Wadi Rum – A Night in the Desert

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Road to Wadi Rum

Not too far from Petra lies Wadi Rum, which is the largest wadi (valley) in all of Jordan – and said to be the most spectacular. Sandstone and granite boulders and rocks are met with seemingly endless dunes of the most red sand you can imagine, and the result is something so aesthetically pleasing, it is almost guaranteed to take your breath away; and if the views won’t do it, hiking up the steep dunes and hills certainly will!

Wadi Rum covers 720 square kilometres, so it is definitely not the kind of place you can just go and explore on a little Sunday stroll. The easiest and best way to explore this Wadi is to hop in the jeep of one of the local bedouin men who work for a camp or tour company. I stayed overnight at the Wadi Rum Sky Camp and spent a day exploring the wadi with a driver associated with this camp. 

How to get there

The central point for your desert adventure is the Visitor Center of Wadi Rum, which is located about 60 km from Aqaba and 105 km from Petra and is connected to both cities by a well-developed highway. When you arrive in Wadi Rum, you first have to register at the Visitor Center and pay an entrance fee of 5 JOD per person. If you have the Jordan Pass, you don’t have to pay the entrance fee. If you haven’t yet booked a tour or overnight stay, they can also recommend tour operators. If you have arrived by rental car, you can pass the gate from the Wadi Rum Visitor Center and drive 8 km to the Wadi Rum Village, if you have arrived in a rental car. There are parking spaces at the Resthouse. Here you have to leave your car behind, because the transport to the desert is done by your tour provider or your camp by jeep.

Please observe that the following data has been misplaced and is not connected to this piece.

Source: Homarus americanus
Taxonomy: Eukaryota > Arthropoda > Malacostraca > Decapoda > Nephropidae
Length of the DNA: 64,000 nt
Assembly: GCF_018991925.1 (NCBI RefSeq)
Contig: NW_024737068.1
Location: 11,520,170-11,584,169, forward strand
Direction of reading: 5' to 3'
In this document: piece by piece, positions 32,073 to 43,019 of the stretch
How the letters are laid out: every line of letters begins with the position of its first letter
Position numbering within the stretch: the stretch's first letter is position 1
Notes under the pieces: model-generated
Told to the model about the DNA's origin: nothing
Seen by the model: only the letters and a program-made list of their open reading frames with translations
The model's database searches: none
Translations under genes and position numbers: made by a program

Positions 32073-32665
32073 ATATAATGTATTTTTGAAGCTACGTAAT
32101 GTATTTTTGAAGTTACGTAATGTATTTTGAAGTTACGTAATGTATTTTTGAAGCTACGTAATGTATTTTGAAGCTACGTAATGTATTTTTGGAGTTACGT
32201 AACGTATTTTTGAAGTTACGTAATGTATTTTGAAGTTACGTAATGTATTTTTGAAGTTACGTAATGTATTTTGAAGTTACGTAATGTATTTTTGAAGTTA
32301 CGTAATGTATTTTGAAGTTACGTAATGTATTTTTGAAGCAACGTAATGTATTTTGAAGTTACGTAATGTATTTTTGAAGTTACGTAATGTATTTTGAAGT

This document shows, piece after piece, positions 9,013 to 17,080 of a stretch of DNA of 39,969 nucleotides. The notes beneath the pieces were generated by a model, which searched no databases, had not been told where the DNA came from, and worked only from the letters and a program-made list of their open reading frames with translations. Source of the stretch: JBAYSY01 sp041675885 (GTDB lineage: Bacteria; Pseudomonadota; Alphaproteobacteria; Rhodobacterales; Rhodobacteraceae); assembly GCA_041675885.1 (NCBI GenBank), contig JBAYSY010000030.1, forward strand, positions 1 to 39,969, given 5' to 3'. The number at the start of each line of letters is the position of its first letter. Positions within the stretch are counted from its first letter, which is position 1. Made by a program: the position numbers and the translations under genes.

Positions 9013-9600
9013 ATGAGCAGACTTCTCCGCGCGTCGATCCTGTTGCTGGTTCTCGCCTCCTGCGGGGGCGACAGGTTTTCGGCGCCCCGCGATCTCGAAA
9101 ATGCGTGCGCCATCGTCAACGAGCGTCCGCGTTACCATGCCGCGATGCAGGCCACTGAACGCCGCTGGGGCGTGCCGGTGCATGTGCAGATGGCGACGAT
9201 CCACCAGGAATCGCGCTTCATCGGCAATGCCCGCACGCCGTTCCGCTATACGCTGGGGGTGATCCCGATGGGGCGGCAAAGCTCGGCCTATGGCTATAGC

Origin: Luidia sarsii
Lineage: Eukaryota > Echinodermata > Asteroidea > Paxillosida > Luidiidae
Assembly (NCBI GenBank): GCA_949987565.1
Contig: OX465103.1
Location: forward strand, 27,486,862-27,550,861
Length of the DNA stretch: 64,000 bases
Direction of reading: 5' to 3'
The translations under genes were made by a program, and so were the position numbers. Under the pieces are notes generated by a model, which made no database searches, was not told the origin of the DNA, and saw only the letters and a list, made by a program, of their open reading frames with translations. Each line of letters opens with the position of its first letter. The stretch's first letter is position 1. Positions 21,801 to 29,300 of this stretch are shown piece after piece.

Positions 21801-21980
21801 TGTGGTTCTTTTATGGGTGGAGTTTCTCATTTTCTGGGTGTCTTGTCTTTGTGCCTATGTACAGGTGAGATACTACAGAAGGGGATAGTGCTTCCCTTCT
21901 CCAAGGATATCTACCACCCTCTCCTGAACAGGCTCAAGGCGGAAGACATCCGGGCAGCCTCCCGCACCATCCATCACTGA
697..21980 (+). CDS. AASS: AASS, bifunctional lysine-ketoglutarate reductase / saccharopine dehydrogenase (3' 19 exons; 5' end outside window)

There are also busses and taxis from either Amman, Aqaba or Petra. Since I had a rental car at hand, I didn’t look more into those options.

Personal experience

The above mentioned procedure works in theory and I’m sure there are times where it would work exactly like that. When I was visiting during Ramadan, the guard at the entrance was absent and I was able to drive through to Wadi Rum Village without registration nor having to show my Jordan Pass. It did result in some confusion on both sides, though:

«You need camp?» is still a running gag around our house. This question was asked by a Beduin at the Wadi Rum Village Resthouse, where I was supposed to meet our guide, which I had previously booked through Whatsapp messages. I was like «No, no. Thank you. We have already booked a camp.», and parked the car. Previously I had read about all sorts of shady scammers, lurking around that specific parking lot, waiting for that unprepared traveler to drag them off to those poorly rated low-end camps. Not me! I thought. I come prepared! Indeed, my booking consisted of written Whatsapp messages (on my side) and very vague voice messages with a thick Arabic accent (on his side) but nevertheless, I was positive that it would all work out. So we sat there in the parking lot for quite a while, waiting for our guide with «very good English», as we were told on those semi-comprehensible voice messages from the camp owner.